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Is Single-minded Environmentalism So Bad?
Observations from the Edge
Robert T. Nanninga
October 22, 1999
I saw a skiploader this morning on the beach in front of the Encina Power Plant. It seemed completely out of place, but I was not surprised. I had just stopped by the California Coastal Commission meeting and my mind was on the beach. To be honest my mind was on the bluffs because of an issue before the commission involved coastal erosion in Solana Beach.
Homeowners were asking to fill in sea caves as a way of delaying their homes from falling into the ocean. It is clear that we need to restore our beaches to their native state. But how do we do this with out making compromises? We don't. It's a regional issue that can't be solved with a sea wall here, a TOT tax there, and an artificial reef up there.
I given some thought to the whole Prop R thing. Maybe this is not a bad idea after all. If we can assure that the money actually goes to correcting the cause of the sand loss I am all for it. This is the role of government. Taking care of the commons is something we pay them to do. Raising taxes for coastal preservation is long over due.
Raising money is a good thing because we have a lot of work to do. Besides sand replenishment, we need to address jetties and groins along the coast, open the lagoons to tidal flushing, and buy threatened bluff properties. Instead of spending so much money subsidizing development maybe we should let development pay for it self and spend municipal money on beach restoration.
Does the City of Encinitas need to have a sister city in Japan? Instead of spending $3,000 to send the mayor and deputy mayor to Hondo, maybe they can save money and go talk to their sister cities to the north. What goes on in Oceanside and Carlsbad matters a great deal more to the people of Encinitas than the maintaining some superficial relationship with another city council on the other side of the Pacific Ocean. I guess it's a question of priorities.
The City of Oceanside wants to put a huge resort hotel on the coast so much, they are willing to sell public park land to the lowest bidder then subsidize the development. The Manchester people say their project is going to raise millions of dollars for the city. What they aren't saying is that this money will have to be spent supporting the new development, in the way of services such as police, fire and paramedics. Then there is infrastructure expansion and future maintenance.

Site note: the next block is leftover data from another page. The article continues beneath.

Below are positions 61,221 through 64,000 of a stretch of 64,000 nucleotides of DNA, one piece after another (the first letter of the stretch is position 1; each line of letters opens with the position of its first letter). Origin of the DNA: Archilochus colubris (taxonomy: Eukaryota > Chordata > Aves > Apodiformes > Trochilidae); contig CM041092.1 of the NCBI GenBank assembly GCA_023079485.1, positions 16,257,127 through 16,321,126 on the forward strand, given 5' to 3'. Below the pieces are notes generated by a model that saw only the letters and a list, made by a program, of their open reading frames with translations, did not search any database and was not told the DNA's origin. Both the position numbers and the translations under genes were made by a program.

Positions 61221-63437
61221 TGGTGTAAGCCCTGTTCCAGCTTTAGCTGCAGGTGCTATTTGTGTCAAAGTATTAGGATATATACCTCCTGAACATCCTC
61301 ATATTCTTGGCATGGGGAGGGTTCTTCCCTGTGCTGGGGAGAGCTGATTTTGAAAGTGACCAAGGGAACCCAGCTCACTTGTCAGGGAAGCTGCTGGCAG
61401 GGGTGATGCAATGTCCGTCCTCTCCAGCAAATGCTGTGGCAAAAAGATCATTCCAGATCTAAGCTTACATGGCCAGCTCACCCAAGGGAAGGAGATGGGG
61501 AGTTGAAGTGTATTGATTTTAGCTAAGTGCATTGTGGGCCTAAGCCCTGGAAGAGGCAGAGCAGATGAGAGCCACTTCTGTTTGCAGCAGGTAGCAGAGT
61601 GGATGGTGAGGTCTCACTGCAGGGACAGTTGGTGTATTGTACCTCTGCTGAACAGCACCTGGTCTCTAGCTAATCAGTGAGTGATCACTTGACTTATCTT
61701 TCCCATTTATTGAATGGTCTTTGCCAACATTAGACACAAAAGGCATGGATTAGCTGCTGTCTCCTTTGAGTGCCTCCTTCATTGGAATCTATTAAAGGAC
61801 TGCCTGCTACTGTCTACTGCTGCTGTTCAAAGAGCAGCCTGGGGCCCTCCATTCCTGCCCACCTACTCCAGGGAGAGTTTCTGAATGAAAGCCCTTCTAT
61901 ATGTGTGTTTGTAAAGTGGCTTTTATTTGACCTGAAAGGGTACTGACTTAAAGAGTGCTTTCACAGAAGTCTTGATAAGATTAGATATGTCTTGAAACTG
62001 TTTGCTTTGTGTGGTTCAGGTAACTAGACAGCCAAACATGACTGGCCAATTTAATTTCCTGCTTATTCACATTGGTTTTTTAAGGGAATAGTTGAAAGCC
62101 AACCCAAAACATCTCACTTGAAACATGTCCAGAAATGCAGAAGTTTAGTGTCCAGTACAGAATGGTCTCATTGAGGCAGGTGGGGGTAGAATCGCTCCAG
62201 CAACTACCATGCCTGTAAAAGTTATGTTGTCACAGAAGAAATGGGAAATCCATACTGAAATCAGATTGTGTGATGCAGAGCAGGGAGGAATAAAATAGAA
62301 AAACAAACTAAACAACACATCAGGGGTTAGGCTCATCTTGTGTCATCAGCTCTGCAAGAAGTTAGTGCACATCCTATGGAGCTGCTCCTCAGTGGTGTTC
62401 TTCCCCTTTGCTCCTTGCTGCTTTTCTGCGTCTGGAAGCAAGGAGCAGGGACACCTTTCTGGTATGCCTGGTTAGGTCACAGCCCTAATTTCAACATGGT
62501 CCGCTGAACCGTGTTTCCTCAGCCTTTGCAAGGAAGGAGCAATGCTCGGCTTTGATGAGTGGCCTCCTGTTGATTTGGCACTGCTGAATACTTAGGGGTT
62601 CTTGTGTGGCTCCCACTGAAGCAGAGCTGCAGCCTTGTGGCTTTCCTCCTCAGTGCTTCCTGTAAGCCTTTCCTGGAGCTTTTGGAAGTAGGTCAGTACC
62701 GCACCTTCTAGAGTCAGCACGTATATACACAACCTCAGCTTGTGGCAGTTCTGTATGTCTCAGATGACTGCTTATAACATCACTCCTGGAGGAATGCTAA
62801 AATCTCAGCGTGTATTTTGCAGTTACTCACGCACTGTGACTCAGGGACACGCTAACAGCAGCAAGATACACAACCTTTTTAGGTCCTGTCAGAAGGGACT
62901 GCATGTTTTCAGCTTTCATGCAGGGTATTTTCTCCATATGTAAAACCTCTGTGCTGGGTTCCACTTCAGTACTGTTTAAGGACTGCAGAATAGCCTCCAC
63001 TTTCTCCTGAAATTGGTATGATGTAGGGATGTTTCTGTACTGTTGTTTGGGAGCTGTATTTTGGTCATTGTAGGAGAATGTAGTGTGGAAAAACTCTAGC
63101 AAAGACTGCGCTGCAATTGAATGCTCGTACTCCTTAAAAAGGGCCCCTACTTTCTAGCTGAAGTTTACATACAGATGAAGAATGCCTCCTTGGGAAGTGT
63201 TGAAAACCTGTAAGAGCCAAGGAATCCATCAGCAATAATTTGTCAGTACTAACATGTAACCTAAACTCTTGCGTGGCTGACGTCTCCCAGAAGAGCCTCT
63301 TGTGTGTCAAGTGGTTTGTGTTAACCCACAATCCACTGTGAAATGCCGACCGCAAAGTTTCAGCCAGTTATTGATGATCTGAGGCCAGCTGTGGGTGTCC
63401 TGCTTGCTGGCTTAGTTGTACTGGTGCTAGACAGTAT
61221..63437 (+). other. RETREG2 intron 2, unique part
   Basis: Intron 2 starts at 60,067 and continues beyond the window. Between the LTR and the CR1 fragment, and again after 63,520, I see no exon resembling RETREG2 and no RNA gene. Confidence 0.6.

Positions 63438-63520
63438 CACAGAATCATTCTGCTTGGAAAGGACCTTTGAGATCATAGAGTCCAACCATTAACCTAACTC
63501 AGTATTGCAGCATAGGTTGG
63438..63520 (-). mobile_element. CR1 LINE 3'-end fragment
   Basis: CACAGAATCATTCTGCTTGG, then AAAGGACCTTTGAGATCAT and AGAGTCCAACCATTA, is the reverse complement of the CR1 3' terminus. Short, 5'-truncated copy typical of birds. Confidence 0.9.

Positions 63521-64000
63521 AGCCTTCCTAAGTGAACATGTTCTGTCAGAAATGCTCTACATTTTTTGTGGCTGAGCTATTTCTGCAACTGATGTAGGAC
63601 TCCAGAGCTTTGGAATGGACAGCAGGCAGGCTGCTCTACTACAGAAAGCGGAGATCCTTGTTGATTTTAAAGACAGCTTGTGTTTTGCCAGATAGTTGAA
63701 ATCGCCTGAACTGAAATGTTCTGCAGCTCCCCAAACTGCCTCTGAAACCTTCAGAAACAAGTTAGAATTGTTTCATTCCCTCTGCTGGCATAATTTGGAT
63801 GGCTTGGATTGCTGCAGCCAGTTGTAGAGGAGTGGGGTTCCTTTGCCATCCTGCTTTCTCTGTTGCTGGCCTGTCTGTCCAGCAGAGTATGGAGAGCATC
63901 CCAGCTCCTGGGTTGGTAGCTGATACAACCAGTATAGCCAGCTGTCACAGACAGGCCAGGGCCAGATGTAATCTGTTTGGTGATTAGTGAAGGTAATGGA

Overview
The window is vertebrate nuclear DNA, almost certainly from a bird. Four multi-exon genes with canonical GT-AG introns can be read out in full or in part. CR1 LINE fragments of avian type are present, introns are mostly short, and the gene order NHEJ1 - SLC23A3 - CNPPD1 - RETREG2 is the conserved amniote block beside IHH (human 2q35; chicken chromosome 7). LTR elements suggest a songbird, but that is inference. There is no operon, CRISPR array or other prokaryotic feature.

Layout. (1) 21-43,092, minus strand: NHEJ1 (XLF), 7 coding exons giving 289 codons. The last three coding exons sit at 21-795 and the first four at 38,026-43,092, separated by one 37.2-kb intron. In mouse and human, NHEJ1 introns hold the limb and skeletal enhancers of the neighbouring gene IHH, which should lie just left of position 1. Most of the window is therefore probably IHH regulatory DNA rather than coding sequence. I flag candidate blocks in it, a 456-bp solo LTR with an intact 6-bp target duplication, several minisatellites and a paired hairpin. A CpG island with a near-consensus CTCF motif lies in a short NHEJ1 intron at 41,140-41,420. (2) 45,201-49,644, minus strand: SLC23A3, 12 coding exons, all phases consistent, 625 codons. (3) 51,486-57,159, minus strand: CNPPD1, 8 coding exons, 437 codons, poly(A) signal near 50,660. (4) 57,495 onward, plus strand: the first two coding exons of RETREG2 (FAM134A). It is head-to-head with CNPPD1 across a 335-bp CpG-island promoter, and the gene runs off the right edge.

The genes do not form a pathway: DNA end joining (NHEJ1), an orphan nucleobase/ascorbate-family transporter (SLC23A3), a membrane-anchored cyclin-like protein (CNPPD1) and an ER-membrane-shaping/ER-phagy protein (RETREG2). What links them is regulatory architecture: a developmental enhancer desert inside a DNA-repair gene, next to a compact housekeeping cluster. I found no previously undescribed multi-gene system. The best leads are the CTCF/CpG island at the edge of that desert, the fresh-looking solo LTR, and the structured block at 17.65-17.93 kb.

The pro-development community keeps saying we have to balance economic reality with environmental considerations. Funny, but that is what I have been saying all along. Let's face it folks, the current paradigm has tipped the scale completely out of balance in favor of economics. There is a lot of talk about the profits, but when some of us start to inquire about the true cost of our actions, we are labeled single-minded. Excuse me, but haven't we been single-mindedly pursuing a free market ideology for the last, I don't know, 300 years.
Maybe it is time to redefine the concept of natural resources. Things are changing. The fact that we are having a prolonged conversation in this publication is a major step forward. And if the Republicans are successful, we are going to have President Gore to help push the environmental agenda to the forefront where it belongs. Some people actually realize that the time of over abundance has passed, and that we can't continue to squander our children's future for the sake of short term gains.
To be honest, I am tired of all this petty squabbling, although I am prepared to continue to fight the good fight, because the shift away from a consumptive culture is worth the effort. Leaving open space for other species is much more important than making sure there is enough retail space to go around. Call me crazy but I think our future generations can do with out another Starbucks.
So here is what I suggest. I'll stop calling people puppets if they will cut the strings that keep them doing the development shuffle. Odd as this may seem, there are tunes other than the sound of a cash register to dance to.
Maybe if we all stopped throwing words around and started to actually talk to each other we could move beyond the current system and actually get something done in the way of environmental restoration. I don't know about you, but I am ready for a change. Mike, let me know when your ready to have that beer. I can be reached at [defunct email address].